Anonymous. 2005. Program for biological control of saltcedar (Tamarix spp.) in thirteen States. Environmental Assessment. Animal and Plant Health Inspection Service, United States Department of Agriculture, Western Region. Fort Collins, USA. 56 pp.         [ Links ]

Anonymous. 2011. Tamarix parviflora, IEB 116120, 2 registers, CIBNOR-HCIB 11988, 2 registers. Unidad de Coordinación de Global Biodiversity Information Facility. Madrid, Spain. accessed on 13-6-2011.         [ Links ]

Baum, B. 1967. Introduced and naturalized tamarisks in the United States and Canada. Baileya 15: 19-25.         [ Links ]

Baum, B. 1978. The genus Tamarix. Israel Academy of Sciences and Humanities. Jerusalem, Israel. 209 pp.         [ Links ]

Brummitt, R. K. and C. E. Powell. 1992. Authors of plant names. Royal Botanic Gardens. Kew, UK. 732 pp.         [ Links ]

Bunge, A. 1852. Tentamen generis Tamaricum species accuratius definiendi. Dorpati, Estonia. 83 pp.         [ Links ]

Chambers, N. and T. O. Hawkins. 2004. Plantas invasoras del desierto sonorense: una guía de campo. Sonoran Institute, Environmental Education Exchange y National Birds and Wildlife Foundation. Tucson, USA. 60 pp.         [ Links ]

Csurhes, S. 2008. Pest plant risk assessment: Athel pine Tamarix spp. The State of Queensland, Department of Primary Industries and Fisheries. Brisbane, Australia. 10 pp.         [ Links ]

Di Tomaso, J. 1998. Impact, biology and ecology of saltcedar (Tamarix sp.) in southwestern United States. Weed Technol. 12: 326-336.         [ Links ]

Gaskin, J. F. and D. J. Kazmer. 2009. Introgression between invasive saltcedars (Tamarix chinensis and T. ramosissima) in USA. Biol. Invasions 11: 1121-1130.         [ Links ]

Gaskin, J. F. and B. Schaal. 2003. Molecular phylogenetic investigation of U.S. invasive Tamarix. Syst. Bot. 28(1): 86-95.         [ Links ]

Glenn, E. P. and P. L. Nagler. 2005. Comparative ecophysiology of Tamarix ramosissima and native trees in western U.S. riparian zones. J. Arid Environ. 61: 419-446.         [ Links ]

Linnaeus, C. 1753. Species plantarum, exhibentes plantas rite cognitas, ad genera relatas, cum differentiis specificis, nominibus trivialibus, synonymis selectis, locis natalibus, secundum sistema sexuale digestas. Vol. I. Holmiae Impensis Laurentii. Salvii. Stockholm, Sweden. 560 pp.         [ Links ]

Melgarejo, P. 2000. Tratado de fruticultura para zonas áridas y semiáridas. Vol. 1. Ed. Mundi-Prensa. Madrid, Spain. 382 pp.         [ Links ]

Milbrath, L. R., C. J. DeLoach and A. E. Knutson. 2003. Initial results of biological control of saltcedar (Tamarix spp.) in the United States. Proceedings of the Symposium, Saltcedar and Water Resources in the West. Texas Cooperative Extension. San Angelo, USA. 135-141.         [ Links ]

Natale, E. S., J. F. Gaskin, S. M. Zalba, M. Ceballos and H. E. Reinoso. 2008. Especies del género Tamarix (Tamaricaceae) invadiendo ambientes naturales en Argentina. Bol. Soc. Arg. Bot. 43(1-2): 137-145.         [ Links ]

Prince, W. and Sons. 1837. Annual catalogue of trees and plants cultivated at the Linnean Botanic Garden and Nurseries. New York, USA. pp. 2-4, 50.         [ Links ]

Rebman, J. P. (comp.). 2007. The flora of Cedros Island, Mexico. San Diego Natural History Museum, Biodiversity Research Center of the Californias Botany. San Diego, USA. (accessed 10-6-2011).         [ Links ]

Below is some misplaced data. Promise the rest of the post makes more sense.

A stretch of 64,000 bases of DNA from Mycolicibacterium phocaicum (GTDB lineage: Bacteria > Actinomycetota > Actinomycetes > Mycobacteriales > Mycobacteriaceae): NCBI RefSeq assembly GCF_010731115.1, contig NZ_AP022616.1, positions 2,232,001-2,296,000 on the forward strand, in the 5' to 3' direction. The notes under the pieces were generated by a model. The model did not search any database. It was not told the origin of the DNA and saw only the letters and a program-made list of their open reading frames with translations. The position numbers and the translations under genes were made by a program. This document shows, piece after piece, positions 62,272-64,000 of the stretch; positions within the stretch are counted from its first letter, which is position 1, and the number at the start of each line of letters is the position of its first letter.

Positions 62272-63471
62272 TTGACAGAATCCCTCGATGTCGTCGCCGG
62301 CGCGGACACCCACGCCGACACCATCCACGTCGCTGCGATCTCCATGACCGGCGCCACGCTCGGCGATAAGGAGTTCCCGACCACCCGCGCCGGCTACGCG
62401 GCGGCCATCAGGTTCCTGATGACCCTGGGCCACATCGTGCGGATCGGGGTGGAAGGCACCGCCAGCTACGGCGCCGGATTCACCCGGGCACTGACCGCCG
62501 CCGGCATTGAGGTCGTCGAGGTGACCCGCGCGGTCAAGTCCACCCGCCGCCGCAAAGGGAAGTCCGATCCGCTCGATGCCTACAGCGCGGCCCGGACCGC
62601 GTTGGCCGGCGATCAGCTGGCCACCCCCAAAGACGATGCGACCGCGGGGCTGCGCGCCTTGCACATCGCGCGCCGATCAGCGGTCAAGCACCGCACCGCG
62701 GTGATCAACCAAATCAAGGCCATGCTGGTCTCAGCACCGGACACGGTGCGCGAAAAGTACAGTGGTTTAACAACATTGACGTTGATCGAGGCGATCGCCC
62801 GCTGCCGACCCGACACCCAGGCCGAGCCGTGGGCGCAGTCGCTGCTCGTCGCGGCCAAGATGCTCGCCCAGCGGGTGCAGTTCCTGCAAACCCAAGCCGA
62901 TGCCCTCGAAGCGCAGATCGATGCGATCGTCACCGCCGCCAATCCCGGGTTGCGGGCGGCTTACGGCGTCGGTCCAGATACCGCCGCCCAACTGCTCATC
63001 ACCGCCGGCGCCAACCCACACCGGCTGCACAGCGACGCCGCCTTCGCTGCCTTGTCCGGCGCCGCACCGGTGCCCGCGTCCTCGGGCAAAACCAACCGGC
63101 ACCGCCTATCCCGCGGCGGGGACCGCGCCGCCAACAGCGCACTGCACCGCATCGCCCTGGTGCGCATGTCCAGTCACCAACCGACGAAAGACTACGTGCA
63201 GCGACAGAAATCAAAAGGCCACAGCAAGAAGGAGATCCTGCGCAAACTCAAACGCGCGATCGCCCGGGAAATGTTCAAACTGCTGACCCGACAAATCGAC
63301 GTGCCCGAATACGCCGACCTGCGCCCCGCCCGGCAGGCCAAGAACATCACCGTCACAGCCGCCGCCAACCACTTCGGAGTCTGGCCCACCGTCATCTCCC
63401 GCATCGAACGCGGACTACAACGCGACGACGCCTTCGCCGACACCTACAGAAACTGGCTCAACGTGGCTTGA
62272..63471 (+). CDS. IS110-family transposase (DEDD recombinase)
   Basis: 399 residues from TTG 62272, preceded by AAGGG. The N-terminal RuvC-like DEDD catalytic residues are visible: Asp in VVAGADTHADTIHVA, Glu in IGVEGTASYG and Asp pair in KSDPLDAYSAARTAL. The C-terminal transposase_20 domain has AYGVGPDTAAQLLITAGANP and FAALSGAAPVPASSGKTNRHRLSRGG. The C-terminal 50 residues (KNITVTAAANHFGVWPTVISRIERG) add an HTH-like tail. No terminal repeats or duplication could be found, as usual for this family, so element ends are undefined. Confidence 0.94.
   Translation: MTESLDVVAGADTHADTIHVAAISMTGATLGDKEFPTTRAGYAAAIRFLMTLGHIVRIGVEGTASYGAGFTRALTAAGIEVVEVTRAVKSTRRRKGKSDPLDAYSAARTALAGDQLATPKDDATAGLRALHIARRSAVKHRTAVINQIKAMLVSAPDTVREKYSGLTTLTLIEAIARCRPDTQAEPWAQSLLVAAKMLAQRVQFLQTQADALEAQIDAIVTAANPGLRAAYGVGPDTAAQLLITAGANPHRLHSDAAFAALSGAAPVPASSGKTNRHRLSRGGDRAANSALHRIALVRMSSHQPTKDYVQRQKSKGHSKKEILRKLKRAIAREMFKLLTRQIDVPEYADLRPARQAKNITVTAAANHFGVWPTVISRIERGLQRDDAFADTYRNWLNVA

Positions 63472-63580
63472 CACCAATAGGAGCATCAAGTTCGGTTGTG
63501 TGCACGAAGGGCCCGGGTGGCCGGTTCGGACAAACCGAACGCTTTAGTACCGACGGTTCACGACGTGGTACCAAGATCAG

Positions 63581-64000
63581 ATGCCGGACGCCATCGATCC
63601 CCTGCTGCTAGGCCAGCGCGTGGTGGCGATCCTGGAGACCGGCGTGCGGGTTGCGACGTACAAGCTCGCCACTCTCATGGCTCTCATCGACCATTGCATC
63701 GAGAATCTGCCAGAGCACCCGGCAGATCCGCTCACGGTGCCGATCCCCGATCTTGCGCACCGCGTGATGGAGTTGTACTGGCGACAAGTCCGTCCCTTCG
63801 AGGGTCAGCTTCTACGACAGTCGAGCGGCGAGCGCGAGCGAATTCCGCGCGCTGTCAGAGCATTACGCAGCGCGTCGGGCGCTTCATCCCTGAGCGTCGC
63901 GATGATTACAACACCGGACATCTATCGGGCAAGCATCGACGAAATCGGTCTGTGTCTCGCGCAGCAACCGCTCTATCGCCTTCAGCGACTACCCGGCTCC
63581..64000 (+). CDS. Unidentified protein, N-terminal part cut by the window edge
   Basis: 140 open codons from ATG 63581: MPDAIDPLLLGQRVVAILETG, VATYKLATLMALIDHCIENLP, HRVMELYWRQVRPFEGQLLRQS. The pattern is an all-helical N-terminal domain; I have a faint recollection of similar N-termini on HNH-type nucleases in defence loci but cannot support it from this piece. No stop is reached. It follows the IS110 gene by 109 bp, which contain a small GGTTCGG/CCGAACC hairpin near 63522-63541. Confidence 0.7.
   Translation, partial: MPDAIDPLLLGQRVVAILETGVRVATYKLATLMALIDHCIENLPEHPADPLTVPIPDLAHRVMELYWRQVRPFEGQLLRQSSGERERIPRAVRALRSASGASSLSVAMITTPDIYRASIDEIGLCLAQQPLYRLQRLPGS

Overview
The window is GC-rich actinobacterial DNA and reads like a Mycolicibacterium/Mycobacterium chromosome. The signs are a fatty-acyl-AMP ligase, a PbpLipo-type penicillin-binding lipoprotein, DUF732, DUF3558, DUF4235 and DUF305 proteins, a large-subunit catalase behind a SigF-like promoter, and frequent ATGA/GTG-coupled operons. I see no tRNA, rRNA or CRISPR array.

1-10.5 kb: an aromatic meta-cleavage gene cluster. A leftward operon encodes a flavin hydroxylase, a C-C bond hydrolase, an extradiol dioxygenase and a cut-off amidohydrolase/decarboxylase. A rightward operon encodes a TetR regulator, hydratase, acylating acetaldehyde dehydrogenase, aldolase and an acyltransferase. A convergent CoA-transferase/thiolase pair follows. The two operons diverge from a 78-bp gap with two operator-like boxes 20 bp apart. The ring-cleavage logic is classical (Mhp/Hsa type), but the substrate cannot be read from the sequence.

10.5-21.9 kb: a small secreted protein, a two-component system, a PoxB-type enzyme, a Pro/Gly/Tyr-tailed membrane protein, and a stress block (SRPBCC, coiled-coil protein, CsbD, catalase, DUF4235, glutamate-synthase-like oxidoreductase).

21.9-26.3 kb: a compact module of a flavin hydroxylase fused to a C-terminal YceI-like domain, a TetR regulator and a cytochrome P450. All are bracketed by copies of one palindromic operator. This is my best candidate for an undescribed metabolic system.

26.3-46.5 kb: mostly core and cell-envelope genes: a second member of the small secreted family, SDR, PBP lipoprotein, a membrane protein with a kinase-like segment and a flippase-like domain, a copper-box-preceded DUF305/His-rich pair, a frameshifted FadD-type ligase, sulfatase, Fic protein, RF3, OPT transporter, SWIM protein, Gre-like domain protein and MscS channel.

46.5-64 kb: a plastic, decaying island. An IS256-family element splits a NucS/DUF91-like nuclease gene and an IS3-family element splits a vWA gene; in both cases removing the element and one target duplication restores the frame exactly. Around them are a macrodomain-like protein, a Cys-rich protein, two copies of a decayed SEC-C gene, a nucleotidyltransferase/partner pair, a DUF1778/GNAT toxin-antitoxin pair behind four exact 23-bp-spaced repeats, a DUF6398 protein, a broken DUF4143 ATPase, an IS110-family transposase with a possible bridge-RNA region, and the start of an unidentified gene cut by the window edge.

Sisneros, D. 1990. Vegetation management study: Lower Colorado River. Appendix II: Herbicide Analysis. USDI Bureau of Reclamation, Report. Denver, USA. 56 pp.         [ Links ]

Stromberg, J. 1998. Dynamics of Fremont cottonwood (Populus fremontii) and saltcedar (Tamarix chinensis) populations along the San Pedro River, Arizona. J. Arid Environ. 40: 133-155.         [ Links ]

The International Plant Names Index. 2012. Published on the Internet (accessed 3-XII-2012).         [ Links ]

Thiers, B. 2011. continuously updated. Index Herbariorum: A global directory of public herbaria and associated staff. New York Botanical Garden's Virtual Herbarium.        [ Links ]

Velasco, J. 2008. Manual para la restauración de riberas en la cuenca del río Segura. Confederación Hidrográfica del Segura. San Vicente del Raspeig, Spain. 227 pp.         [ Links ]

Villaseñor, J. L., J. Rzedowski and F. J. Espinosa. 2002. In: Espinosa, F. J. Malezas introducidas en México. Universidad Nacional Autónoma de México, Centro de Investigaciones en Ecosistemas. Informe final SNIB-CONABIO proyecto No. U024. Morelia, México. 25 pp. (accessed 3-XII-2012).         [ Links ]

Warner Harper, W. 1903. Andorra hand-book of trees and shrubs. Andorra Nurseries. Philadelphia, USA. pp. 5, 98.         [ Links ]

Yang, Q. and J. Gaskin. 2007. Tamarix. In: Zhengyi, W. and P. H. Raven (eds.). Flora of China 13: Science Press, Beijing and Missouri Botanical Garden Press. St. Louis, USA. pp. 59-65.         [ Links ]

Zamora-Arroyo, F., P. L. Nagler, M. Briggs, D. Radtke, H. Rodriguez, J. García, C. Valdés, A. Huete and E. P. Glenn. 2001. Regeneration of native trees in response to flood releases from the United States into the delta of the Colorado River, Mexico. J. Arid Environ. 49(1): 49-64.         [ Links ]

Zohary, M. 1987. Tamarix L. Flora Palestina 2: 350-362.         [ Links ]

Creative Commons License Todo el contenido de esta revista, excepto dónde está identificado, está bajo una Licencia Creative Commons